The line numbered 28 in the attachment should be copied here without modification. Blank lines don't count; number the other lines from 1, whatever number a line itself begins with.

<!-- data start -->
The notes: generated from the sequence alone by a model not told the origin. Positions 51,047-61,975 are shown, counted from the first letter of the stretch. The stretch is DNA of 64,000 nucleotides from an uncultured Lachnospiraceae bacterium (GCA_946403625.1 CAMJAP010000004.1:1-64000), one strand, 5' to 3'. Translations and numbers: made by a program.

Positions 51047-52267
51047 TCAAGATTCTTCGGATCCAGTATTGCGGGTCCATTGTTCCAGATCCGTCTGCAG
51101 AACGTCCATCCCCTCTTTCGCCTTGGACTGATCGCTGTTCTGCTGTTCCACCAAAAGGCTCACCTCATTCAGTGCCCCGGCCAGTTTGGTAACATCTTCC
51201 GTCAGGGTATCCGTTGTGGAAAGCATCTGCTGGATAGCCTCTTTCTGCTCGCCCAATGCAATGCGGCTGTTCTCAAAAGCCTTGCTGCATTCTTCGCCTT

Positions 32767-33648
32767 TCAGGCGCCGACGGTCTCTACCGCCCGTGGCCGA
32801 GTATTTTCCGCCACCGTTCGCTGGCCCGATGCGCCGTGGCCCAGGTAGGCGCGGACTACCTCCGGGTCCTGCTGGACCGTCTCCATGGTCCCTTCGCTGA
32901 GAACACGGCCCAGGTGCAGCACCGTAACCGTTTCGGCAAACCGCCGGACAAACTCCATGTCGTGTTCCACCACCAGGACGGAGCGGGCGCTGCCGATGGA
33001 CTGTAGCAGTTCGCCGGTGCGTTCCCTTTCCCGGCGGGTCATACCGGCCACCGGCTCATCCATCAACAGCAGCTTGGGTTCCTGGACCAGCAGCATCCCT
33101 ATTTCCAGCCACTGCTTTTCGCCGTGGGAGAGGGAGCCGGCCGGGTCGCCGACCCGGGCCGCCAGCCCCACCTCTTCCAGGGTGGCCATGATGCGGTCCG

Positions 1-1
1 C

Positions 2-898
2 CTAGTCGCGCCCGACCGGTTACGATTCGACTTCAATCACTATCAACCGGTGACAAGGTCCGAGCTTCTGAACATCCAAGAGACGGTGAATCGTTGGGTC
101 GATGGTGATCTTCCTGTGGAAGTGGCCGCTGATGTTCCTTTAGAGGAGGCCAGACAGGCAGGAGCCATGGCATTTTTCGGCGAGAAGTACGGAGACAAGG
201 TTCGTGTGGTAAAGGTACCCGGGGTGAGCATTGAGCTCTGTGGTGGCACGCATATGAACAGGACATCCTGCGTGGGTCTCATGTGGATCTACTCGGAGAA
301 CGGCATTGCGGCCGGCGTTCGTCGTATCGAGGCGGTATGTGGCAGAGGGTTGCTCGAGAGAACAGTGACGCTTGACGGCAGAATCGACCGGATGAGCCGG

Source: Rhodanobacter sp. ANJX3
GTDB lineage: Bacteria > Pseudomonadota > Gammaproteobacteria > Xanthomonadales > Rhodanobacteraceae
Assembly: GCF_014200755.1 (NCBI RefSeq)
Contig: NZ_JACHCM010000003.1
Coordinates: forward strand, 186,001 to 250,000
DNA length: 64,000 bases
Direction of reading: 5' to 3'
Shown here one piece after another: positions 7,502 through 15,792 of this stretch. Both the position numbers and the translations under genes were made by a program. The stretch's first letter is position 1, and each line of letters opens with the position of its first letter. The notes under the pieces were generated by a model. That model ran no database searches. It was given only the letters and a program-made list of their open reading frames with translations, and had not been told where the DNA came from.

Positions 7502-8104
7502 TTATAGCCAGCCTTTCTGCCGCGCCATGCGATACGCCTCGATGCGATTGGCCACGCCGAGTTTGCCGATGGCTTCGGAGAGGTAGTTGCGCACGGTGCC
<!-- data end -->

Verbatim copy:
7502 TTATAGCCAGCCTTTCTGCCGCGCCATGCGATACGCCTCGATGCGATTGGCCACGCCGAGTTTGCCGATGGCTTCGGAGAGGTAGTTGCGCACGGTGCC